Spiders aren't actually insects, they're arachnids, and this and the fact that they don't crawl as close to the floor as insects do makes them hard to get rid of with common bug sprays, which rely on an insect's body coming into contact with the poison.
To permanently rid your home of spiders you'll need to seal up possible entry points with caulk and frequently vacuum every corner, nook and cranny. If you're faced with a severe infestation, you may want to start with a thorough, careful application of a commercial pesticide product to eliminate at least most of your current eight-legged roommates.
Chemical Spider Control
Chemical pesticides that are effective in killing spiders are commonly sold in dust form or as powdered concentrates that can be diluted to make a spray. Look for products that contain the active ingredients deltamethrin or cypermethrin. Follow instructions carefully. Apply to cracks and gaps on the exterior and interior of your home, and in places such as basement and attic corners where spiders like to hide.
Avoid any contact with pesticides. Wear gloves and avoid breathing in powder or spray. Avoid contact with mucous membranes and keep pets and children away from treated areas.
Other Spider Control Tactics
Eliminating insect infestations will decrease the amount of spider food available. Spiders like to eat roaches, flies, earwigs, mosquitoes, clothes moths and other unappealing insects. The same tactics that eliminate these pests will reduce your spider population: eliminate food debris, dirty dishes, and crumbs. Clean up spills promptly. Avoid accumulating piles of papers, heaps of clothing, and other jumbles that serve to harbor prey insects.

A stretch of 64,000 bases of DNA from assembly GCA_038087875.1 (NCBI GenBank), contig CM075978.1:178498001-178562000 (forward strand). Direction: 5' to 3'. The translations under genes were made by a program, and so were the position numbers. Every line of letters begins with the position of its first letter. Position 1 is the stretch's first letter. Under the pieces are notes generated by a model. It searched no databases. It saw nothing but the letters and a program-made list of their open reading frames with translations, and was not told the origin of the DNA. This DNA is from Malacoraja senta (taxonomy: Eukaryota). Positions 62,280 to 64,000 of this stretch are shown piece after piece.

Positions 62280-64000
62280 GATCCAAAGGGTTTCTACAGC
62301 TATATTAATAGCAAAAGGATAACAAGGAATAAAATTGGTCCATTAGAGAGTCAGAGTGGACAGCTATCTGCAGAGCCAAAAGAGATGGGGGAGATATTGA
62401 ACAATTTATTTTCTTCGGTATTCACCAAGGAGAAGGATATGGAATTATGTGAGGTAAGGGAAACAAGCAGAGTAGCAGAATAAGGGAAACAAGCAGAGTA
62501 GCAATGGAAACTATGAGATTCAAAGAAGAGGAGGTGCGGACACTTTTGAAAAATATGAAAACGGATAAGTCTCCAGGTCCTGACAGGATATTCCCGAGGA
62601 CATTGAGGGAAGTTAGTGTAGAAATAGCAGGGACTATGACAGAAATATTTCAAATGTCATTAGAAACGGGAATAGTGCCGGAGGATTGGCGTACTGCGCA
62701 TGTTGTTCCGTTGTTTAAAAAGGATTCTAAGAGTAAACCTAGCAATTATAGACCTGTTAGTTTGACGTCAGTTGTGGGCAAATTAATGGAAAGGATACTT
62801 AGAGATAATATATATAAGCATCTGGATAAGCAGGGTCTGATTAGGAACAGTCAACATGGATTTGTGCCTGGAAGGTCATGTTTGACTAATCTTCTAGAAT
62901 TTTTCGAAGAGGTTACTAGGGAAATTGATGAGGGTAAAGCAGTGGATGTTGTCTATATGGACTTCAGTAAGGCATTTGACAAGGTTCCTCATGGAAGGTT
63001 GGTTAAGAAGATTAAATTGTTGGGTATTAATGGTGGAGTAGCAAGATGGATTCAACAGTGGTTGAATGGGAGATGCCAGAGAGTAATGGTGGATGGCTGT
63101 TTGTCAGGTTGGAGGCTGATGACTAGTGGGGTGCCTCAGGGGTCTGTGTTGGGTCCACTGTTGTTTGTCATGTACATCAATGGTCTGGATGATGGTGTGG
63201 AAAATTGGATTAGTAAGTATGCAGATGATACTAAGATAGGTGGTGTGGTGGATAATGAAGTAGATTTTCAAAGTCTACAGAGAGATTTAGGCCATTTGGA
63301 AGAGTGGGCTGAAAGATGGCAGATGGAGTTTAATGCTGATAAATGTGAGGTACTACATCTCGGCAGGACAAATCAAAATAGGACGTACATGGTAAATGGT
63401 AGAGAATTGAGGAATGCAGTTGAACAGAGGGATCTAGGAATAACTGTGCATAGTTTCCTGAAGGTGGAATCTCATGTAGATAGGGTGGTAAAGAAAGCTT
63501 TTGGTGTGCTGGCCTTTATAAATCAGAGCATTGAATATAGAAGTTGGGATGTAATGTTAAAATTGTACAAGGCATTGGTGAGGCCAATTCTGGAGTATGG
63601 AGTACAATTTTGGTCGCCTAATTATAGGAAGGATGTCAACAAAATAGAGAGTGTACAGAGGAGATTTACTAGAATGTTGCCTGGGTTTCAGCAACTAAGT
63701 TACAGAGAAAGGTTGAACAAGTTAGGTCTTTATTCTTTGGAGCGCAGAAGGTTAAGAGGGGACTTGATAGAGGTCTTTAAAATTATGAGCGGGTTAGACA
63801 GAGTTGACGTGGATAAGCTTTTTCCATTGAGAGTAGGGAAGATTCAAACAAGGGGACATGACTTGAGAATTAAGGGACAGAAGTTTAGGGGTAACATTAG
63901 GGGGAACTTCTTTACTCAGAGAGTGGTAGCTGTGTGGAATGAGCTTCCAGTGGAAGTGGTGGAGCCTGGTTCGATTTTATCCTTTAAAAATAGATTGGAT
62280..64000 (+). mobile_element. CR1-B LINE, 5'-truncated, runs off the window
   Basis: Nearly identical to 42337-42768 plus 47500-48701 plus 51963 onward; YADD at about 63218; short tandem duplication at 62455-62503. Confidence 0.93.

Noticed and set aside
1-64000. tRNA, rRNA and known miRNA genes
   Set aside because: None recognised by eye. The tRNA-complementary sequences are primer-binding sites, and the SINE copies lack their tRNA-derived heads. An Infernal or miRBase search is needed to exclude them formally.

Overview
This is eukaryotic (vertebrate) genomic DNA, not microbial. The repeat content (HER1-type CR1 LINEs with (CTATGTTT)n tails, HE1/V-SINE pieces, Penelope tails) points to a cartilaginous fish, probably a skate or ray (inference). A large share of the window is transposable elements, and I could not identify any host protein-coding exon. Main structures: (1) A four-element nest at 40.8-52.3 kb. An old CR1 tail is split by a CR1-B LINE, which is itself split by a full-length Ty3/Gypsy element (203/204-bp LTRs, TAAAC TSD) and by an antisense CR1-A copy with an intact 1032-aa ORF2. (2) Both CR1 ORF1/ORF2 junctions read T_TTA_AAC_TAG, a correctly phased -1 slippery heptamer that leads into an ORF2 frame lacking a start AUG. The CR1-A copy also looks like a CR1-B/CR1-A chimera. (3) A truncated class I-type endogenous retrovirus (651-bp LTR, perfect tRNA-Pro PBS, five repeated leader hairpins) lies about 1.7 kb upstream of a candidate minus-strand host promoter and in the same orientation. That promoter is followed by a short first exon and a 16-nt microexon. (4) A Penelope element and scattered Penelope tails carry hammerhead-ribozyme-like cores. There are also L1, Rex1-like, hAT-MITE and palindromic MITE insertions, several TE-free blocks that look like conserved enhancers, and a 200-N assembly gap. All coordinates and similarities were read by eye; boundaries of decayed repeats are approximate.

Eliminating moisture may help. Spiders need water sources to survive; you'll often find them dwelling in bathrooms and basements, near plumbing that may sweat or leak slightly.
Placing glue traps in basements, attics, and seldom-disturbed corners, behind furniture or appliances, or under baseboards can eliminate a few of the critters and help you measure your success.
S**ealing up cracks and crevices** can be a daunting task. It's worth doing, though, as it will also decrease moisture, increase your home's energy efficiency, and make it harder for pests of any sort to invade. Spiders can fit through tiny spaces, so you'll need to do a thorough job.
Vacuuming for Effective Spider Eviction
Do a thorough vacuum cleaning both before and after your sealing campaign; if you live in a temperate climate, your spider control campaign will work best in spring as the weather is beginning to warm up, when spiders are about to lay their eggs.
Use the right equipment.
Change the vacuum bag to maximize suction, and use a crevice tool to get into small spaces.
Be extremely thorough.
Take care to get into all nooks and crannies: under radiators, behind fixtures, anyplace a spider could possibly hide. When at all possible, turn furniture over or get underneath it to vacuum its underside. Vacuum up all spiders, egg sacs and webs as you encounter them.
Dispose of bag properly
Bring the vacuum out of doors, as far as possible from your doorstep, and dispose of the vacuum bag directly into a garbage receptacle.
The combined effect of sealing entry points, eliminating the insects they feed upon, and doing a thorough cleaning will eliminate the vast majority of eight-legged invaders; the more thorough you are with these measures, the fewer spiders you'll encounter.